16. 16. Java DB Server and Administration Guide If you are running on JDK 1.6 or higher, then you do not need to invoke Class.forName(). In that environment, the EmbeddedDriver loads automatically. */ Class.forName("org.apache.derby.jdbc.ClientDriver").newInstance(); Connection conn = DriverManager.getConnection(nsURL, props); /*interact with Derby*/ Statement s = conn.createStatement(); ResultSet rs = s.executeQuery( "SELECT * FROM HotelBookings"); About this guide and the Network Server documentation This guide assumes that you are familiar with Derby features and tuning. Before reading this guide, you should first learn about basic Derby functionality by reading the Java DB Developer's Guide. Also, because multi-user environments typically have performance and tuning issues, you should read Tuning Java DB. Using the Network Server with preexisting Derby applications You must modify Java applications that currently run against Derby in embedded mode so that they work with the Derby Network Server. The topics in this section discuss these changes. The Network Server and JVMs (TM) The Derby Network Server is compatible with Java 2 Platform, Standard Edition, v 1.4.2 (J2SE) and above. Installing required jar files and adding them to the classpath To use the Network Server and network client driver, add the following jar file to your server classpath: • derbyrun.jar Adding this file to your classpath has the effect of including all of the Derby classes in your classpath. These classes are in the following jar files, which you can also add to your classpath separately: • derbynet.jar This jar file contains the Network Server code. It must be in your classpath to start the Network Server. • derby.jar This jar file contains the Derby database engine code. It must be in the classpath in order for the Network Server to access Derby databases. derby.jar is included in the Class-Path attribute of derbynet.jar's manifest file. If you have derbynet.jar in the classpath and derby.jar is in the same directory as derbynet.jar, it is not necessary to include derby.jar explicitly. • derbyclient.jar This jar file contains the Derby Network Client JDBC driver that is necessary for communication with the Network Server. It must be in the classpath of the application on the client side in order to access Derby databases over a network. All of the jar files are in the $DERBY_HOME/lib directory. 15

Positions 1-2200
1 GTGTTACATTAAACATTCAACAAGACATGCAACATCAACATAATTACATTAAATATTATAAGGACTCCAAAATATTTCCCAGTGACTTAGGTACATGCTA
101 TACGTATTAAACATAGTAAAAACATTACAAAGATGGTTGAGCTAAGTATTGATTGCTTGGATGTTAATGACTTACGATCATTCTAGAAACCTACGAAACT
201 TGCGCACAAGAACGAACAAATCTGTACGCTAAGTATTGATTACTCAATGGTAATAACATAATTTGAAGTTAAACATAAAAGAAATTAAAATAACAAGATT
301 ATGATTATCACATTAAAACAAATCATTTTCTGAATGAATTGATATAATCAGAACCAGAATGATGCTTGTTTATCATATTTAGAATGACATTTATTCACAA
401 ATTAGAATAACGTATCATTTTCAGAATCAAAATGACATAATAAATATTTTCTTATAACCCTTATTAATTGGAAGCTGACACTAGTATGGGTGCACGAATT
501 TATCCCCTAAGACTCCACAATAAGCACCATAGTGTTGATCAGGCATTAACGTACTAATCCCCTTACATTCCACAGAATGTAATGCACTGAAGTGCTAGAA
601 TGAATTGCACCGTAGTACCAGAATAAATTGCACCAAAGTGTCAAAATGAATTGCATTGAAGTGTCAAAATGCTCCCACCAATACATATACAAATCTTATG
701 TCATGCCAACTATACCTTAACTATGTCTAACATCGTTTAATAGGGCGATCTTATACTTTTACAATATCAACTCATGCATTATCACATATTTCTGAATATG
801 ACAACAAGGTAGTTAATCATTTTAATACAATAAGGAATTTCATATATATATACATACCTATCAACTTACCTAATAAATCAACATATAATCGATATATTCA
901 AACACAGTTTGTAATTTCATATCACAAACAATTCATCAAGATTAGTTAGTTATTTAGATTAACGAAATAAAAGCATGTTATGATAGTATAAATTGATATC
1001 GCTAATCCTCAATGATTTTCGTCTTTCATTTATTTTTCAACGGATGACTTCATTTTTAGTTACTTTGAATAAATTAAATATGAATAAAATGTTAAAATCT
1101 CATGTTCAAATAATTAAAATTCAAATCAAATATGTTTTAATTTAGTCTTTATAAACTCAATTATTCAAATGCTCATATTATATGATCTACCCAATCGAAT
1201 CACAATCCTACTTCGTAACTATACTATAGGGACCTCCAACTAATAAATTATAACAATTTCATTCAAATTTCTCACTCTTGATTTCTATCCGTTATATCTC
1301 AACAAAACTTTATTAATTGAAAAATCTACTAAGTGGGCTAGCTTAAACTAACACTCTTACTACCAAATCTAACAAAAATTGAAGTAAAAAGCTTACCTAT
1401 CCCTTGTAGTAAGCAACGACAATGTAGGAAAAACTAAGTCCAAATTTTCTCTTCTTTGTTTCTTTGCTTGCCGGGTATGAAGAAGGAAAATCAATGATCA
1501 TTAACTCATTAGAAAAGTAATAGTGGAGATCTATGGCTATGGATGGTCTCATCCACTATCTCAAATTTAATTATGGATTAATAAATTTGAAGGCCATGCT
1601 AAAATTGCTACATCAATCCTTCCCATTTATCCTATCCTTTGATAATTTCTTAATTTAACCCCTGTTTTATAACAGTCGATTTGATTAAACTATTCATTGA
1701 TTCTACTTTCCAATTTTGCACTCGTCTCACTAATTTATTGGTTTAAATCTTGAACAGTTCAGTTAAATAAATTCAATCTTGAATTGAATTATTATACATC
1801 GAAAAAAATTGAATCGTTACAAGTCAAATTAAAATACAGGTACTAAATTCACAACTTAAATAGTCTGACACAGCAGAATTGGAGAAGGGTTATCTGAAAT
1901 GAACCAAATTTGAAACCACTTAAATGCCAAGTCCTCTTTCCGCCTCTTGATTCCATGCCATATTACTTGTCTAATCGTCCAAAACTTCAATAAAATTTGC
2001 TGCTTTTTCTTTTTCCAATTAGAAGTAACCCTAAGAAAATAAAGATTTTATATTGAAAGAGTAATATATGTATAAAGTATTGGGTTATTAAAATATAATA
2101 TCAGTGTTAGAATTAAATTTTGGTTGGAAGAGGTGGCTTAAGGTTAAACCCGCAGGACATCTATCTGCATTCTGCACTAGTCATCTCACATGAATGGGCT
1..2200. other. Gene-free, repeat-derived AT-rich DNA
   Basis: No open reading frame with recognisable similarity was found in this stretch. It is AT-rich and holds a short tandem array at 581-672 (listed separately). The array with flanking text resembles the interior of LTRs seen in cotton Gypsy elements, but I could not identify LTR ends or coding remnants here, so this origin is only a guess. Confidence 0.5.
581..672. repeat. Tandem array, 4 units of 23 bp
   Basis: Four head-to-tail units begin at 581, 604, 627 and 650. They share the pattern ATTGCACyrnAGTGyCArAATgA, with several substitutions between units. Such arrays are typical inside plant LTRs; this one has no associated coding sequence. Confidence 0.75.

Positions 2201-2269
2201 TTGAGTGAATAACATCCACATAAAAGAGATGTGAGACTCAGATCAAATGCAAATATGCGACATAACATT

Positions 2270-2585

17. 17. Java DB Server and Administration Guide Derby provides script files for setting the classpath to work with the Network Server. The scripts are located in the $DERBY_HOME/bin directory. • setNetworkClientCP.bat (Windows) • setNetworkClientCP (UNIX) • setNetworkServerCP.bat (Windows) • setNetworkServerCP (UNIX) See Managing the Derby Network Server and Getting Started with Java DB for more information on setting the classpath. Starting the Network Server To start the Network Server, you can invoke a script, a jar file, or a class. > Important: Note that you should always properly shut down the Network Server after use, because failure to do so might result in unpredictable side-effects, such as blocked ports on the server. You are strongly urged to enable user authentication when you run a Network Server. For details on how to configure user authentication, please consult the "Working with user authentication" section in the Developer's Guide. You are also urged to install a Java security manager with a customized security policy. For details on how to do this, see Customizing the Network Server's security policy. You can start the Network Server in any of the following ways: • If you are relatively new to the Java programming language, follow the instructions in "Setting up your environment" in Getting Started with Java DB to set the DERBY_HOME and JAVA_HOME environment variables and to add DERBY_HOME/bin to your path. Then use the startNetworkServer.bat script to start the Network Server on Windows machines and the startNetworkServer script to start the Network Server on UNIX systems. These scripts are located in $DERBY_HOME/bin, where $DERBY_HOME is the directory where you installed Derby. You can run NetworkServerControl commands only from the host that started the Network Server. Operating Command System Windows set DERBY_HOME=C:derby set JAVA_HOME=C:Program FilesJavajdk1.5.0_10 set PATH=%DERBY_HOME%bin;%PATH% startNetworkServer UNIX (Korn Shell) export DERBY_HOME=/opt/derby export JAVA_HOME=/usr/j2se export PATH="$DERBY_HOME/bin:$PATH" startNetworkServer • If you are a regular Java user but are new to Derby, set the DERBY_HOME environment variable, then use a java command to invoke the derbyrun.jar or derbynet.jar file: Operating Command System Windows set DERBY_HOME=C:derby java -jar %DERBY_HOME%libderbyrun.jar server start or 16